As other analysts cut AAPL estimates, Guggenheim stands pat with bullish $215 target

Posted:
in AAPL Investors
Ahead of Apple's December quarter results, analysts have been slashing targets for the company, based on a belief that iPhone sales are slower than expected. But Robert Cihra of Guggenheim hasn't budged on his $215 price target, telling investors on Wednesday that he sees the iPhone X as the start of a multi-year upgrade cycle.




Cihra did concede that he has heard that iPhone unit growth could be lower than expected. But in a new note to investors, a copy of which was obtained by AppleInsider, he countered that higher average selling prices have typically been a major revenue driver for the company.

With the iPhone X priced at $999 and up, he believes ASPs will be pushed further and help Apple's bottom line.

Cihra sees the iPhone X as the start of a multi-year upgrade cycle, in which Apple will adopt OLED screens, Face ID, and on-device machine learning in all of its handsets.

"Supply chain negativity looks like a buying opportunity to us, particularly as we estimate a lower tax rate likely keeping (earnings per share) in line," Cihra wrote.

Guggenheim first increased its price target to $215 last November. As of Wednesday, shares of AAPL were trading north of $167.




While Guggenheim held steady, other analysts have cut targets ahead of Thursday's earnings report. On Wednesday, BMO Capital Markets downgraded AAPL stock to "market perform," as analyst Tim Long predicted weaker-than-expected sales in the upcoming March quarter.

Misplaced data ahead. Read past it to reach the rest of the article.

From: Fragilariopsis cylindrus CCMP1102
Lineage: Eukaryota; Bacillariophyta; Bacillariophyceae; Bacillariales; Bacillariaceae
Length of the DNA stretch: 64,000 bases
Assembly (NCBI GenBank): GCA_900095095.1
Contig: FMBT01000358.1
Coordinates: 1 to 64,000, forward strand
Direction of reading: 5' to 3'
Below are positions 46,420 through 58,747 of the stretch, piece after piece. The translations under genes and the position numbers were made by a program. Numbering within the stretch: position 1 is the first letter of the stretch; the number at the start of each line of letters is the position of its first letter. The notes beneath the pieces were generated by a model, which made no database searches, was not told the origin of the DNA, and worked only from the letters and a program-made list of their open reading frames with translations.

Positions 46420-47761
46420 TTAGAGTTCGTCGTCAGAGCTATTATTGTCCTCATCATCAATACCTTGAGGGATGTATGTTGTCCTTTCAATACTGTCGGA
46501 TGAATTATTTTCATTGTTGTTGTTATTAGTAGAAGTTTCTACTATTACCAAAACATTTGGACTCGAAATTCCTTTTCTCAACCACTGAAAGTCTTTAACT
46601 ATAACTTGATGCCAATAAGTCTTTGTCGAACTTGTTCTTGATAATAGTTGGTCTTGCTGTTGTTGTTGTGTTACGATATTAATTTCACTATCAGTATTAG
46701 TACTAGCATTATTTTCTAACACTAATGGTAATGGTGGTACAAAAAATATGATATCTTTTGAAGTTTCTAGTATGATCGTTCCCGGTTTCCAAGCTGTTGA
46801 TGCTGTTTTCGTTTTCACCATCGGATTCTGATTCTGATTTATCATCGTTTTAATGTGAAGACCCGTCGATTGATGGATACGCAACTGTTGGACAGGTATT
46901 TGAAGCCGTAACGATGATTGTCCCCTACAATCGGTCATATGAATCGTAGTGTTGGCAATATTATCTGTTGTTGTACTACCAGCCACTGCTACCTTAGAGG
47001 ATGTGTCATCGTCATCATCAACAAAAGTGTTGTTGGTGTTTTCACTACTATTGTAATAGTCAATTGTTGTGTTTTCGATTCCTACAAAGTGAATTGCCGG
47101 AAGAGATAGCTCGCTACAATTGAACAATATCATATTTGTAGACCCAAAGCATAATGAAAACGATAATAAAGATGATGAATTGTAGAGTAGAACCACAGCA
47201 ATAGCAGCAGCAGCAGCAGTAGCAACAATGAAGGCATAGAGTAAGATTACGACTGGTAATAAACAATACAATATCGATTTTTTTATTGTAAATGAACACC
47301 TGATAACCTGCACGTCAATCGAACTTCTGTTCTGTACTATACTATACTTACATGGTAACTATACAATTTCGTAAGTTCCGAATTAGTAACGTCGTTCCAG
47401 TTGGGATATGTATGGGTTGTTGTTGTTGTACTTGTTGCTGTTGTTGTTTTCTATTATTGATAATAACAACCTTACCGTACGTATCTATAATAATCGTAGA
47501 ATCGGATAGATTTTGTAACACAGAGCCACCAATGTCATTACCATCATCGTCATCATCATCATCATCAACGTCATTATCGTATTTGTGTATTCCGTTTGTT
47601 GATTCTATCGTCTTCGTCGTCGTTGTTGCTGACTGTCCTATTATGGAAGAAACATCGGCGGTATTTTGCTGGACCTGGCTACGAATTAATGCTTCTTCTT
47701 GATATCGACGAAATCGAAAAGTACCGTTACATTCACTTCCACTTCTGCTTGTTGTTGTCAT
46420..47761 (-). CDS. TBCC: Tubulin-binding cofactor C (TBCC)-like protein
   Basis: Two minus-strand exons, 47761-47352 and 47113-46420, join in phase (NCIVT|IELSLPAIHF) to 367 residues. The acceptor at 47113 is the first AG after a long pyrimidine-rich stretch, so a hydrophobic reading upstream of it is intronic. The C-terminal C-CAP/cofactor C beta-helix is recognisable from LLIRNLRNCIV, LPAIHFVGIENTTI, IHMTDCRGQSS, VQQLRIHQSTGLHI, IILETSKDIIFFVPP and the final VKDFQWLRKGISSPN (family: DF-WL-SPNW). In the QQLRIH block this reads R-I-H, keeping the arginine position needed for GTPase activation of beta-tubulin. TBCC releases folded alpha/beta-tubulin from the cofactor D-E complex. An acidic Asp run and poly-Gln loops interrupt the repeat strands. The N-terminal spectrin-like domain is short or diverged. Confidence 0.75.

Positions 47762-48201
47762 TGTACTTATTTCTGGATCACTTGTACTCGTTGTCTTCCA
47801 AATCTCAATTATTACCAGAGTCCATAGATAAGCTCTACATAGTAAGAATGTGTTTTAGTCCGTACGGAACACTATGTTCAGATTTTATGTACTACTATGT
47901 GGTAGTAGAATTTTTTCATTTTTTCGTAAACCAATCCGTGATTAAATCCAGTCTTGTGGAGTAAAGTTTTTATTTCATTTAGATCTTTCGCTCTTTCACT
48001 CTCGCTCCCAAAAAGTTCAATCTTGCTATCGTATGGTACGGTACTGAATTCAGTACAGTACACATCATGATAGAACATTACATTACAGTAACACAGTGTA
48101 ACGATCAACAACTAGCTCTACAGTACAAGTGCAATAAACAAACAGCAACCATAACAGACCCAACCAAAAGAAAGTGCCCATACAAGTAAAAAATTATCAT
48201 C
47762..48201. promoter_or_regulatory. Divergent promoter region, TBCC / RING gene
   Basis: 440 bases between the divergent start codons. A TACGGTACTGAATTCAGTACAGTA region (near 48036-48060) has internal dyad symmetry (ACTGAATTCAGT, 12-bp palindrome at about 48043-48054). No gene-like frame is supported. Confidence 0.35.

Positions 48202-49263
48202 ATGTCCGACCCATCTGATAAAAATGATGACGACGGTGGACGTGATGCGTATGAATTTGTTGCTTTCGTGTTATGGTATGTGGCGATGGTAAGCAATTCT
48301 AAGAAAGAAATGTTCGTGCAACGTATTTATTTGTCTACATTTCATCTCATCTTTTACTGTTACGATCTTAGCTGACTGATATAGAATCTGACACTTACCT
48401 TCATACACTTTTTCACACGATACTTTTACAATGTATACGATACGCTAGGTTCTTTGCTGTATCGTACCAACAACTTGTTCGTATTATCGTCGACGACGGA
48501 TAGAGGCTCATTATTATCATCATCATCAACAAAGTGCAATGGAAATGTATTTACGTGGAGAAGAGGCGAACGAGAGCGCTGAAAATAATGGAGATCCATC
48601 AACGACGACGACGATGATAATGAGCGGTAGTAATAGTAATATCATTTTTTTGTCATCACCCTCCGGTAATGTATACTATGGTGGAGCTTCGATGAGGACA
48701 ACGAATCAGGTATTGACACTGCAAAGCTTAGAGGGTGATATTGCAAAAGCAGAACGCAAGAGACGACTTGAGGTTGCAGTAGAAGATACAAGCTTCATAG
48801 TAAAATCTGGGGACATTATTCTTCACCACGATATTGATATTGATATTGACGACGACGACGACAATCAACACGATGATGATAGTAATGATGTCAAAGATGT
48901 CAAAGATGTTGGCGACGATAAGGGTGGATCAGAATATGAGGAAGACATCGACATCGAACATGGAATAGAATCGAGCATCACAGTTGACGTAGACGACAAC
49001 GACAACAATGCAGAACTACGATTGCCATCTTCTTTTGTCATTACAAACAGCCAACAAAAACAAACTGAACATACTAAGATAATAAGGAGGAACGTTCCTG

Appearing on CNBC, Long said Apple is currently between product cycles, which doesn't give investors much to be excited about. He predicted that the company could be in the midst of a 6-to-12-month cycle where the stock "trades sideways."

Apple will report the results of its holiday 2017 quarter after markets close on Thursday. It is expected that the debut of the iPhone X, as well as the first full quarter of availability for the iPhone 8 and iPhone 8 Plus, will represent the company's biggest three-month frame ever -- though investors are wary about the iPhone's prospects heading into early 2018.

Comments

  • Reply 1 of 15
    maestro64maestro64 Posts: 4,476member
    They keeps saying slow then "expected" but never do they said what is expected and where the numbers came from. It like me saying I expect the Patriots to score less than expected in the super bowl this weekend.

    Does that mean they will win or loose?

    I Just made a prediction can you prove I was right or wrong

    edited January 2018 magman1979gregg thurmannetmage
  • Reply 2 of 15
    levilevi Posts: 344member
    Smart guy. Two trusted analysts I follow, Mark Hibban and Neil Cybart are predicting strong results, in excess of estimates. Neil’s summary analysis is free at aboveavalon.com. 
    brucemc
  • Reply 3 of 15
    magman1979magman1979 Posts: 1,114member
    We've seen these asinine "predictions" of doom and gloom EVERY, SINGLE, SOLITARY YEAR at this time for the last 8 years+ about Apple, and each time these anal-ysts have been proven dead wrong, but I think in 2018, they may FINALLY be exposed for their stupidity in relying on rumour, innuendo, and ridiculous supply chain checks to justify their idiocy, all in the name to manipulate the stock in pump-and-dump style tactics, which hurt Apple's brand, and the investors foolish enough to follow these idiots!

    I truly hope some of these asshats will be taken to task for bluntly LYING as they do, and face the music for this! This has gone on long enough!
    trashman69jonagoldnetmage
  • Reply 4 of 15
    FolioFolio Posts: 499member
    Bank of America Merrill Lynch analyst, Wamsi Mohan, just reaffirmed $220 price target in a 22-page report. Basically Mohan's thesis is Apple has more diverse levers for growth now than in past. Excerpt of p.1 follows:

    Discounting no growth in Hardware presents opportunity